BGE to appeal limit on size of union vote NLRB sided with IBEW over 2,750-member cap

November 23, 1996|By Kevin L. McQuaid | Kevin L. McQuaid,SUN STAFF

Baltimore Gas and Electric Co. announced plans yesterday to appeal a local National Labor Relations Board decision regarding which of its employees will participate in a union vote scheduled next month.

The appeal, to the agency's federal office in Washington, D.C., caps the longest hearing process in the Baltimore labor board's history. BGE and the International Brotherhood of Electrical Workers spent 65 days presenting testimony.

BGE, scheduled to merge with Potomac Electric Power Co. in April, has been fighting the IBEW's organizing efforts in an attempt to maintain its 180-year status as a union-free utility. In turn, the IBEW has been working diligently to organize BGE workers and add to its membership, which currently includes 2,700 Pepco employees.

"We consider the NLRB decision to be a hands-down victory," said James Hunter, president of the IBEW's Local 1900, which represents Pepco workers. "That's why BGE is so upset."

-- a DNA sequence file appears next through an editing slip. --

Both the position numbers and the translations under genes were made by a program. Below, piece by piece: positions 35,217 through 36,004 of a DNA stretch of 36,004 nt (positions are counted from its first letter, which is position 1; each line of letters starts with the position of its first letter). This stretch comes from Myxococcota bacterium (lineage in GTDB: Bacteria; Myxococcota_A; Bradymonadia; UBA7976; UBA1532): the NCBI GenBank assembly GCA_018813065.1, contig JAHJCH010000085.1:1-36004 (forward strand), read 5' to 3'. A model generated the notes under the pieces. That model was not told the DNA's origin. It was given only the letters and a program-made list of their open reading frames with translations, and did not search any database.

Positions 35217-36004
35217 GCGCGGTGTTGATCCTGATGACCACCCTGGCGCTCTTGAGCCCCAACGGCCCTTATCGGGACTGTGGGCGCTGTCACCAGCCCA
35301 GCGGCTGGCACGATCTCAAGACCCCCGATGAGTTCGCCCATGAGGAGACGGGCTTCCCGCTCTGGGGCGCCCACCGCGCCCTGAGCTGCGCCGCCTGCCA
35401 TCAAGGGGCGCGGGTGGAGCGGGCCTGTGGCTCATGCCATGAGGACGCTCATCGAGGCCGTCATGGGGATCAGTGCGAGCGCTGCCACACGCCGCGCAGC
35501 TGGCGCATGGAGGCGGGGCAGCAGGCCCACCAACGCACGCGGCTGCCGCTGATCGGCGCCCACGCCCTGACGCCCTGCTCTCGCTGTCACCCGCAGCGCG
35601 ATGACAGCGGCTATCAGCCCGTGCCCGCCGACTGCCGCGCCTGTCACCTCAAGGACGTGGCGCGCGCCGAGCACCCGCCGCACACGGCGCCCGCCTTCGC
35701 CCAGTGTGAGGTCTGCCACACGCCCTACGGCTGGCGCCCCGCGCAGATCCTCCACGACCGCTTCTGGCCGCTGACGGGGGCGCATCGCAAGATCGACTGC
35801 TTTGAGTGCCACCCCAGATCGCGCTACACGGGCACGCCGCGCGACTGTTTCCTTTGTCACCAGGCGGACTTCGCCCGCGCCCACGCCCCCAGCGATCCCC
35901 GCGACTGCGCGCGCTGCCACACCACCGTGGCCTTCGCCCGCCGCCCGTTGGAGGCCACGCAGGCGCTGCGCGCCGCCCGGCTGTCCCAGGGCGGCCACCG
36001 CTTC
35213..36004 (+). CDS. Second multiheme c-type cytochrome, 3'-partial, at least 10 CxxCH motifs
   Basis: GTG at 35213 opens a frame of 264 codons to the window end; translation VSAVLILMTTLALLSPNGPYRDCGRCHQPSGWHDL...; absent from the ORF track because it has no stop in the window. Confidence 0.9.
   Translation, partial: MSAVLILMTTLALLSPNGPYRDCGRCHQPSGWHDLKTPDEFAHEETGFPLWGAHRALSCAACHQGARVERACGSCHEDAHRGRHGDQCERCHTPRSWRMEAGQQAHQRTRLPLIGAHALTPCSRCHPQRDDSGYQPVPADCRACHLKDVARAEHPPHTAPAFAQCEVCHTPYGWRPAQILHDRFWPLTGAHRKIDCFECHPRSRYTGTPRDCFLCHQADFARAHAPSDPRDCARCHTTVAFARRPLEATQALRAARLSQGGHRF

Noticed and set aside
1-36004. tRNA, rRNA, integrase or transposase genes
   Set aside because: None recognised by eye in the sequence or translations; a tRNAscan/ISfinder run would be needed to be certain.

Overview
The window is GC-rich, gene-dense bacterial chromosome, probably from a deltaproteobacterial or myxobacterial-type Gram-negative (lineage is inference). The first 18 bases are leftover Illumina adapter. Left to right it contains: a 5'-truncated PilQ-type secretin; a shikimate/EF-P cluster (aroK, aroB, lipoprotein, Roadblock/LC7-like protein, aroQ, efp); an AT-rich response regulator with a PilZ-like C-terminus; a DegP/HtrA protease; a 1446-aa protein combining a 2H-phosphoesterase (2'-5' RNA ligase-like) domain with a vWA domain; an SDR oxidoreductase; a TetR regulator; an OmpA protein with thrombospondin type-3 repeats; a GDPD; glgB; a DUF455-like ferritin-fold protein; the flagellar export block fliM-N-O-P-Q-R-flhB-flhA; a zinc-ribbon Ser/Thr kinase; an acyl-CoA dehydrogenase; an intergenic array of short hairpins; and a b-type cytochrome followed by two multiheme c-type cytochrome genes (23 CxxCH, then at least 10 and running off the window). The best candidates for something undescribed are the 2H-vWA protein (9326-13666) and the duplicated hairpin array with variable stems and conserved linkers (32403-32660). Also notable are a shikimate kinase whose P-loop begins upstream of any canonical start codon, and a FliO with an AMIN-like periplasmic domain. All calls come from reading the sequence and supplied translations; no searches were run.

In a decision last week, the local NLRB sided with an IBEW request and ruled that only 2,750 of BGE's 4,500 employees could vote to accept or reject collective bargaining. BGE had been pushing to allow all 4,500 to vote, because it believed the IBEW has less support among some 1,800 white-collar employees.

"BGE is extremely disappointed in the NLRB's decision on who will get to vote, and we intend to pursue this to the extent that the law allows," said George C. Creel, the company's acting chief operating officer. "We plan to file a request next week to the NLRB's national office for them to review the decision."

Under federal labor laws, the national office will have until Dec. 10 to grant or deny BGE's appeal.

Meanwhile, the local NLRB has set as voting dates Dec. 18 and Dec. 19 at 11 BGE locations.

"Our position is, we're not anti-union, we're pro BGE," said BGE Chairman and Chief Executive Officer Christian H. Poindexter. "There's a big difference." He said the IBEW is attempting to take advantage of employee anxiety caused by recent layoffs, and job insecurity stemming from competitive pressures and changes in the utility industry.

"In the long run, the best job security lies in working for a successful company," Poindexter said. "The things employees value most -- job security, good wages and benefits, and challenging careers -- are possible only if BGE is able to succeed in a competitive environment. To be successful going forward, we must have the flexibility to respond to changing business conditions."

"Their logic is silly," Hunter said. "They don't want a union, but they want everyone to vote. The only reason they wanted the excluded employees included was to try and dilute the union vote."

Pub Date: 11/23/96

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